The Guardian reported that some Dutch vaccination centers are offering free pickled herring as an incentive to get the vaccine. June 15 is usually Vlaggetjesdag(Dutch Wikipedia), translated as “little flag day” because fishing ships would be decorated with flags on the Saturday before Pentecost. It is the day that the season’s first barrel of herring is auctioned off for a good cause and the day that herring starts appearing in supermarkets. Last year the first barrel was given to medical workers and this year the first barrel was given to the GGD health service; GGD is responsible for Covid-19 vaccinations in the Netherlands.
If you were lucky enough to be around IJmuiden you could also receive free herring after your vaccination (article from Haarlems Dagblad, but it’s behind a paywall).
In case you are wondering: I would politely decline if I was offered any. But for some Dutchies the first herring of the year can be a big thing.
First off: while the government has not officially announced it, the requirement to wear a face mask and the strong advice to work at home will probably disappear from 26 June. Two exceptions: you still need to wear a face mask in public transportation (but probably not supermarkets). You can also only go back to work if your office can guarantee that you are keeping the 1.5 meters rule (5 feet).
My thought? It feels a bit rushed, on both counts. I’ve gotten used to wearing face masks (at least inside or on my way to somewhere inside). Working from the office? I’m not sure about that either. Previously my office said not before 1 September. But either way, they said people could work from home if they wanted through December, at which time the policy would be reviewed again.
In even bigger news: I got my first vaccination today (Pfizer)! I definitely felt the shot right away; it pinched a bit but nothing bad. My arm has been getting more sore throughout the day but it hasn’t affected typing or anything like that. I also have a bit of a headache, but as that started before the shot I’m not sure if it is related or not.
Covid quick tests for home use have been available at Dutch supermarkets for the last month or two. Today I noticed a pile of tests by the self-checkout. I am sure they have always been there and that I just hadn’t noticed them.
Also: Golden Carriage arrives at Amsterdam Museum after restoration from dutchnews.nl. The golden carriage needed to be maneuvered into position with a crane, as the carriage was placed in the (inner) courtyard. The museum used to be an orphanage and orphans had helped design the carriage back in 1898, hence why it is going on display there after a five year renovation.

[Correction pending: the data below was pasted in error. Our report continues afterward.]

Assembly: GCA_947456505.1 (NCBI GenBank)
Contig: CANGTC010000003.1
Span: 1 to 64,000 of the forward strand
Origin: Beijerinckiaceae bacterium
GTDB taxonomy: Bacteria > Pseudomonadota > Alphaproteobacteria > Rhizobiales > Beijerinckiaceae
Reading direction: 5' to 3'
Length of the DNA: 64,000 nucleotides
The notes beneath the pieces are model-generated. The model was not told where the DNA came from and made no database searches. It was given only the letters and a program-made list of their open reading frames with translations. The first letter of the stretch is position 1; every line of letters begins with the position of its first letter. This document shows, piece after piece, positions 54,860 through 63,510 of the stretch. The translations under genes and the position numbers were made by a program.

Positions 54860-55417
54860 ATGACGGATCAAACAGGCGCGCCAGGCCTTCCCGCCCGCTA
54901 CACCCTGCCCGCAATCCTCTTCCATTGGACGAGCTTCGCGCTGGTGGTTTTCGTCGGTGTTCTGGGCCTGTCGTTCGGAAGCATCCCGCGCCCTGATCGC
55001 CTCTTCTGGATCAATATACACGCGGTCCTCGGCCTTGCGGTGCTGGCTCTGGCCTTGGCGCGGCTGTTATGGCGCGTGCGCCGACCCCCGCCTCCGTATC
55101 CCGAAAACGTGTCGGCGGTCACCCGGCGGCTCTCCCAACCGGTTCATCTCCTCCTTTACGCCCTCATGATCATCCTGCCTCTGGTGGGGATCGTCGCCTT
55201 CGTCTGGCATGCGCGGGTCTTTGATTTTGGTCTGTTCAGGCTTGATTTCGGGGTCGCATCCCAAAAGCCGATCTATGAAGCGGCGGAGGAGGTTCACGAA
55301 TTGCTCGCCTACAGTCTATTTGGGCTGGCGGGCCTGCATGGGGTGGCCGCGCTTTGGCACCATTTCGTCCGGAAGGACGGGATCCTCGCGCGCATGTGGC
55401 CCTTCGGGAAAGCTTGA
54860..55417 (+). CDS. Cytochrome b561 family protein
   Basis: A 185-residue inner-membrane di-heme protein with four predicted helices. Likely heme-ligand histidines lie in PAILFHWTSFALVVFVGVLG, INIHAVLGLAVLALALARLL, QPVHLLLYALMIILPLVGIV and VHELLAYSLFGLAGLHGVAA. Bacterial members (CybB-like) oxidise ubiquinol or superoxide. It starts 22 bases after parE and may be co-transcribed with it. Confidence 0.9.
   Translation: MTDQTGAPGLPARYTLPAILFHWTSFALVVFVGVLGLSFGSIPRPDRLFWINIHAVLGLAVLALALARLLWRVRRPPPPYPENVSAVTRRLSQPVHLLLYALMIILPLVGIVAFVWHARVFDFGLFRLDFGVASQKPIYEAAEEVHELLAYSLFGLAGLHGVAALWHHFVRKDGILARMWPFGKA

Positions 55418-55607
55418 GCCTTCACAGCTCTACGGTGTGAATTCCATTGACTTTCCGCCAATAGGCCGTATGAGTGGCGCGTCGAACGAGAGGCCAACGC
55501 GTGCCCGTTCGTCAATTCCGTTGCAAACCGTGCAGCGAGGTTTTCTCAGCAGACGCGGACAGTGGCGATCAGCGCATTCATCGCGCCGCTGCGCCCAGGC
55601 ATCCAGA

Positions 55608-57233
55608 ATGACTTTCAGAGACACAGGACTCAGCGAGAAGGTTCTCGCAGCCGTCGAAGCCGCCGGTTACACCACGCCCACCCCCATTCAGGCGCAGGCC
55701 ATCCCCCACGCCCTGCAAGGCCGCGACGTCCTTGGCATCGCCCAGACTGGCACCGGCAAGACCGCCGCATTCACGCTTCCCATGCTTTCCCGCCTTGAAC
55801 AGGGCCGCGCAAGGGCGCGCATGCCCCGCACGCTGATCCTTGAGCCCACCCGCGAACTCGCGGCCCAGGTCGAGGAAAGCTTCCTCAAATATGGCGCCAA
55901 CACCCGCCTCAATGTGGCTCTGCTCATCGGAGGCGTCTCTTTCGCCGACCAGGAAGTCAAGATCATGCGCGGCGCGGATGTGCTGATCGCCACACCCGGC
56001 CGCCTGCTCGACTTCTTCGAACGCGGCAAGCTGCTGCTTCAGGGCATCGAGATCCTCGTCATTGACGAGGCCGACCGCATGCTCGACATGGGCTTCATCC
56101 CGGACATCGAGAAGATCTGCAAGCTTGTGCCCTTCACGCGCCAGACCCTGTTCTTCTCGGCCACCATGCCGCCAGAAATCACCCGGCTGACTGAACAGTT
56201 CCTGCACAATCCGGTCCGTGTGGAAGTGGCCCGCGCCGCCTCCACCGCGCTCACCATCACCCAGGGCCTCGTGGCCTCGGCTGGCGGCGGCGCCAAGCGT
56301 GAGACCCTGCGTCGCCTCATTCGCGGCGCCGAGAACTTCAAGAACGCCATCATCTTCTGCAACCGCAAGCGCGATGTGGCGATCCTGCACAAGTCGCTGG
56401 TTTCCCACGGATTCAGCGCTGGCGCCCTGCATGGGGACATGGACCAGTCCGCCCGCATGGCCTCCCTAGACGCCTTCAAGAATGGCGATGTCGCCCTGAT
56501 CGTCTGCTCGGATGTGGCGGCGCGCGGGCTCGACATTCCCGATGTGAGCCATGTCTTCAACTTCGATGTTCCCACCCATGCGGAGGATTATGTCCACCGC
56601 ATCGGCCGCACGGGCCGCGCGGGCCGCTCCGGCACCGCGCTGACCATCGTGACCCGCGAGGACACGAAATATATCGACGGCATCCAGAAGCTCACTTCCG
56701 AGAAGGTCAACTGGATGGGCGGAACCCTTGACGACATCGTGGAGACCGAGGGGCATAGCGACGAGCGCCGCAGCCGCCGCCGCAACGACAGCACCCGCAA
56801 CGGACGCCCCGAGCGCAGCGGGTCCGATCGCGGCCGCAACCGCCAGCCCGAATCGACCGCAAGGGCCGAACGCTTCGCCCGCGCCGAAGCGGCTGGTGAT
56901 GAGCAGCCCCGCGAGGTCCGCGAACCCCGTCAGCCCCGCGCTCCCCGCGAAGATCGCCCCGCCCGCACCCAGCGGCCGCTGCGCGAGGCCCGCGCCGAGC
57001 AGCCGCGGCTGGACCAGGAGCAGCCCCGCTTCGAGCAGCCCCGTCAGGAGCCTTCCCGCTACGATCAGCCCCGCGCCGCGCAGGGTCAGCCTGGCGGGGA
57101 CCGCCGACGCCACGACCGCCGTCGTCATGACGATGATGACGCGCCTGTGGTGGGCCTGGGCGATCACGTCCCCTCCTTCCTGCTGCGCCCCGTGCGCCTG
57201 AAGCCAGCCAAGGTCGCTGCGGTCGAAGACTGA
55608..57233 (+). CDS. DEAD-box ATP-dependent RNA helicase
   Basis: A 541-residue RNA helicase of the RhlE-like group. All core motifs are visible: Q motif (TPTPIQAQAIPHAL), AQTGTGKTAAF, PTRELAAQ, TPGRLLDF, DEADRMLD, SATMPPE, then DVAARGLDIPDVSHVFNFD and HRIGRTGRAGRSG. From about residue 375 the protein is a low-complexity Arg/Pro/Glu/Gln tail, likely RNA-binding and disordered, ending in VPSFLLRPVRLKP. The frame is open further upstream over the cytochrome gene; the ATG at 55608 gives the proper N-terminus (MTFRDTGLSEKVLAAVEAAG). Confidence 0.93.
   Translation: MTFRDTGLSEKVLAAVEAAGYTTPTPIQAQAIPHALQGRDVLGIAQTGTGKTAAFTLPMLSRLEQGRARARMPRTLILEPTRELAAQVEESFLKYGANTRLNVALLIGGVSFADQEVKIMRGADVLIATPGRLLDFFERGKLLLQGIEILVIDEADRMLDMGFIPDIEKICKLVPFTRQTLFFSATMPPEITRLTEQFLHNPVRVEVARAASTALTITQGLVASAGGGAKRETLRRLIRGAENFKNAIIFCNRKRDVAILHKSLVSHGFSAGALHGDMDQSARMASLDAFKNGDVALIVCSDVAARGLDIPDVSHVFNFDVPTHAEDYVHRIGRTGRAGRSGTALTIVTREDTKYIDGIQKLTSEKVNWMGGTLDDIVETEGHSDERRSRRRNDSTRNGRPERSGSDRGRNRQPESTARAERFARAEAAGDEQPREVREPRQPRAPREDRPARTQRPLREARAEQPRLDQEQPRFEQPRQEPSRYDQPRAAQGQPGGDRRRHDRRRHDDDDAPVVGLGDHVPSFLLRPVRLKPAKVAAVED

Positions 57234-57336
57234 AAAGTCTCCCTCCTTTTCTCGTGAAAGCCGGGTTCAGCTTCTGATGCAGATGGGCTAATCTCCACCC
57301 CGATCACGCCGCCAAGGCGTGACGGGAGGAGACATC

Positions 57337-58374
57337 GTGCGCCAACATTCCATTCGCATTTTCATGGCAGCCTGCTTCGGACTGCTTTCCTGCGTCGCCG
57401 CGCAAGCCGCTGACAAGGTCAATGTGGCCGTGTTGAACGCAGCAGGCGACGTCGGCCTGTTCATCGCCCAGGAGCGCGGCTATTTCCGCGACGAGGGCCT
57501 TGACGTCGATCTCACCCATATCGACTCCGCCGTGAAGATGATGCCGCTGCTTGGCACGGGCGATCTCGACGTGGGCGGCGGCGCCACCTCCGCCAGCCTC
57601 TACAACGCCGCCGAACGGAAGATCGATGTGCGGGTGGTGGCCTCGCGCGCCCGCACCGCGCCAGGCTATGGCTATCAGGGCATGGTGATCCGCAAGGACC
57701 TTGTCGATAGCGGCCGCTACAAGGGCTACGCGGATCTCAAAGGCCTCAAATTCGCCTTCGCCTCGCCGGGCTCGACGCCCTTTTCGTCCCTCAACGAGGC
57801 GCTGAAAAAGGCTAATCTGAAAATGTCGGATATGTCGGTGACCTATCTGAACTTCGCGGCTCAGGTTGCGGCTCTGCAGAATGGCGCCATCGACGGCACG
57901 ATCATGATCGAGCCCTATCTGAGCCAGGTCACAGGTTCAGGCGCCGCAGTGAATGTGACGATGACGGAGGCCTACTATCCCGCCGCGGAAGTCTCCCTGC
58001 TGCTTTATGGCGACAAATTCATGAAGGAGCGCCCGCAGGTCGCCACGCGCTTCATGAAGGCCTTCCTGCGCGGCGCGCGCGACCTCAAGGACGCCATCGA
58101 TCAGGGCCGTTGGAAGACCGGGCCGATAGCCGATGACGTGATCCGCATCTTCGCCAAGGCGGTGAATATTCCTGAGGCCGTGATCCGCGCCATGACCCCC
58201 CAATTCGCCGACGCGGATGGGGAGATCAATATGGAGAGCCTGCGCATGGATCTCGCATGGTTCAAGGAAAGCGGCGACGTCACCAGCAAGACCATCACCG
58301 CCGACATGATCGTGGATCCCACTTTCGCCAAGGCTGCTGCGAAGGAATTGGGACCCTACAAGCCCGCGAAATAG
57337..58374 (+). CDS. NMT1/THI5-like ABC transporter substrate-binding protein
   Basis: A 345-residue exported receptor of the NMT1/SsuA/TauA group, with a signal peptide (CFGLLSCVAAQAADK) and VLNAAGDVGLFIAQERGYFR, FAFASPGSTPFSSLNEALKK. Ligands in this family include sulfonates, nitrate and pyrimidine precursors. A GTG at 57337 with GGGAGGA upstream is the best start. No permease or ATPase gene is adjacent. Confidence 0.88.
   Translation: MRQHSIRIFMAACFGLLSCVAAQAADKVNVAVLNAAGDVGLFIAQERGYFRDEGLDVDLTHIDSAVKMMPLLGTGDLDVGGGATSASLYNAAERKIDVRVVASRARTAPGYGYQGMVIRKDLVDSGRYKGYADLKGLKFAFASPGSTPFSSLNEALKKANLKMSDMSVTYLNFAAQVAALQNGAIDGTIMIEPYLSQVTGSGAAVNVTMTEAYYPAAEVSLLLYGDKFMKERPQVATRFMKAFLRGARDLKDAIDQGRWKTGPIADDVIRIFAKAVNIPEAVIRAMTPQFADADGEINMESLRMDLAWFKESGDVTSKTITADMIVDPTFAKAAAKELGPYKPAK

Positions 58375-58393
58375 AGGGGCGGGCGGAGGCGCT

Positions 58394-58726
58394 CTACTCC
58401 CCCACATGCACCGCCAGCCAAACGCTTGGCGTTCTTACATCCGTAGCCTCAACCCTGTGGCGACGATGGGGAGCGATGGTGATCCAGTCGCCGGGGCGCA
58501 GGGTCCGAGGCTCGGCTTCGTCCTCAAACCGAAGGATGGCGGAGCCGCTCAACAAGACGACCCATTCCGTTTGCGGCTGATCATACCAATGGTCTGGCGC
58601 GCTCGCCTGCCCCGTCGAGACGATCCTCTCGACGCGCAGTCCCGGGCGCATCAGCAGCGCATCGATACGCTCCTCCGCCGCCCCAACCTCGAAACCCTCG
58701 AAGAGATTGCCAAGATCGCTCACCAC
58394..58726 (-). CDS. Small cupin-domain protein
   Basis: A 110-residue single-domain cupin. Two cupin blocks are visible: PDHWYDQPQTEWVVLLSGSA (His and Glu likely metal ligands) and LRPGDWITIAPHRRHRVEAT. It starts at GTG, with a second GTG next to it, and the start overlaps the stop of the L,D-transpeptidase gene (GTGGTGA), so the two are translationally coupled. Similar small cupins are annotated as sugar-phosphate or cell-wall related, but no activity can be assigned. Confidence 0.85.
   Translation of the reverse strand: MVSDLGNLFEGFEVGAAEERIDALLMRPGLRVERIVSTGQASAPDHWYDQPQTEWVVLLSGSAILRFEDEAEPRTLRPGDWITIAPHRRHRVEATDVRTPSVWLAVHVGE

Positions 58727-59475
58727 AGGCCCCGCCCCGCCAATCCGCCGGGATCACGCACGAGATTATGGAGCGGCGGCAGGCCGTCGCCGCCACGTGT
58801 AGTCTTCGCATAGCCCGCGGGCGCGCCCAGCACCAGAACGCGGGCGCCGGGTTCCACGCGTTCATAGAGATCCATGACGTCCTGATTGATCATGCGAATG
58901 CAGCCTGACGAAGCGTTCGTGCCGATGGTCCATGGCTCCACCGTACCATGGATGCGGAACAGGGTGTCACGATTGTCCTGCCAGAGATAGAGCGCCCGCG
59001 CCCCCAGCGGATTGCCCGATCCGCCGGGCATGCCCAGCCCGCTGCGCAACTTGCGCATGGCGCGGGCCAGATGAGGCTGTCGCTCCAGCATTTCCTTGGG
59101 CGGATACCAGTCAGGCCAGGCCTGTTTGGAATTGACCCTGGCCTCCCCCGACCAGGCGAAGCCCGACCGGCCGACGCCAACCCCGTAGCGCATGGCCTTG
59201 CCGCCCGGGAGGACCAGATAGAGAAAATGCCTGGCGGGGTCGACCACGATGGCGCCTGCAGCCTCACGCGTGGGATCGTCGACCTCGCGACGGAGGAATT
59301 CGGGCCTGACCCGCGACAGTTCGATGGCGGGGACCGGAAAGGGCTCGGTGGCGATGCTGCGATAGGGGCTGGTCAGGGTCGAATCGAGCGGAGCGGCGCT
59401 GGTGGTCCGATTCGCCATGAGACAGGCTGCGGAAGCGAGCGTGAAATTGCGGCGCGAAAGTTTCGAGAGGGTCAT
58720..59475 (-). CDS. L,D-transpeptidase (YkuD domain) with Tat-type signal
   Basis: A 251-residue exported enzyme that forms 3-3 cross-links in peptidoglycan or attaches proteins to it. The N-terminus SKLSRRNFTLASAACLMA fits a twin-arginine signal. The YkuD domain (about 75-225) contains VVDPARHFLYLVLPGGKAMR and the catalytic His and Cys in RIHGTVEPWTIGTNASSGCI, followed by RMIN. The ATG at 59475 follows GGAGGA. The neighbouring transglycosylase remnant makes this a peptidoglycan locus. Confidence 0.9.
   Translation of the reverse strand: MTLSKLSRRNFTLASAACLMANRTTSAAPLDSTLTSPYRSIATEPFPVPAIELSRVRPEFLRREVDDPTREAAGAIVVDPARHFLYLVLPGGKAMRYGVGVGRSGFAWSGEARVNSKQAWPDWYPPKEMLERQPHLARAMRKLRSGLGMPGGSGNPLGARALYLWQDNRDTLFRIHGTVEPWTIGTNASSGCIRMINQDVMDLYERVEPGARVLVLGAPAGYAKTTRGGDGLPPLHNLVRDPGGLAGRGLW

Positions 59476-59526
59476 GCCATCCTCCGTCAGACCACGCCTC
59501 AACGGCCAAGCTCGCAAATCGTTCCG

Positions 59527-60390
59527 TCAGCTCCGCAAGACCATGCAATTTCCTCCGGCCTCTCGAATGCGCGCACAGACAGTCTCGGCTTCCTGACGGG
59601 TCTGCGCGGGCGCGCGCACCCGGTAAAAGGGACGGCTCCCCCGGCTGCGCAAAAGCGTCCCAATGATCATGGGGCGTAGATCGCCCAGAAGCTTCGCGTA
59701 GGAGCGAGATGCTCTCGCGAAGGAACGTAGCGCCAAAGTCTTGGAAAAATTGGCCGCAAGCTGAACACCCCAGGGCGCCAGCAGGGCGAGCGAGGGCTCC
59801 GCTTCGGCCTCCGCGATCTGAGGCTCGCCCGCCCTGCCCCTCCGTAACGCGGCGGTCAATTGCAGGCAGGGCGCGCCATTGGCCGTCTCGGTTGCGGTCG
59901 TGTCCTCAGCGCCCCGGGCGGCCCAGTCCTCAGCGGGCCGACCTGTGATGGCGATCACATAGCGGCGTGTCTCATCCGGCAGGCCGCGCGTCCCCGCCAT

Around lunchtime today I went to The Guardian’s website to check the news. Instead, I see a white screen with a tiny error message. As I have done countless times over the years, I then went to to Down for Everyone or Just Me. The website reassured me that the error wasn’t just on my side. Around then work got crazy again, so I forgot about it for a while (until work was less crazy and I could actually make some lunch).
It turns out the error hit more than just The Guardian. See also this article: Massive internet outage hits websites including Amazon, gov.uk and Guardian from theguardian.com. The best part of the article? This quote: “The Guardian moved to Twitter to run a dedicated liveblog, while tech news site the Verge published news to a shared Google Doc – until a reporter accidentally shared a link on Twitter that allowed the audience to edit it.” Opps…?
Also, from dutchnews.nl: Zandvoort organisers expect 50,000 F1 fans to cycle to Grand Prix. In other words, park at a nearby parking lot and hop on a bike to get to the race track. This September, the Netherlands will be hosting the first Dutch Grand Prix since 1985 (!). It was supposed to happen last year but it was cancelled due to corona. The organizers rightfully did not want to hold the race without fans. I suspect there would have been huge riots if they had tried. The best part (even though it is not in the article)? There will also be a special bus line with the number #33 – aka, Max Verstappen’s number.
And from nltimes.nl: GGD Utrecht gives away 1,200 Covid-19 vaccines after power failure kills cold storage. The best part here? They had so many people show up they had to turn people away. Of course, the vaccines were first offered to healthcare workers or safety workers in the region and then the offer was opened to the public. It was 1,200 Janssen vaccines (J&J vaccines for any Americans reading this) so one shot was enough. The site brought in extra workers to manage the crowds and stayed open past midnight. Nicely done!
Did you know that the first corona related post I made was back on 14 March, 2020? The title was A Saturday morning like any other? (Or: Changing times in The Netherlands). This was a few days after we were told to start working from home. Here is a funny tidbit: “I’m looking forward to going back in when this is all over, although there were a lot of jokes going around that we wouldn’t see each other for months.” I guess it wasn’t a joke in the end?
I then proceeded to write one post each day for the next 434 days. My main goal has always been to keep my family back in the states informed with what was going on on this side of the pond.
This post is thus post #435. Things are going better in the Netherlands, although I always feel I should say that with a note of caution. Today there were 1,596 corona infections reported in the last 24 hours, the lowest number since mid-September. Dutch hospitals are also seeing improvement, as there are now less than 1,000 people hospitalized.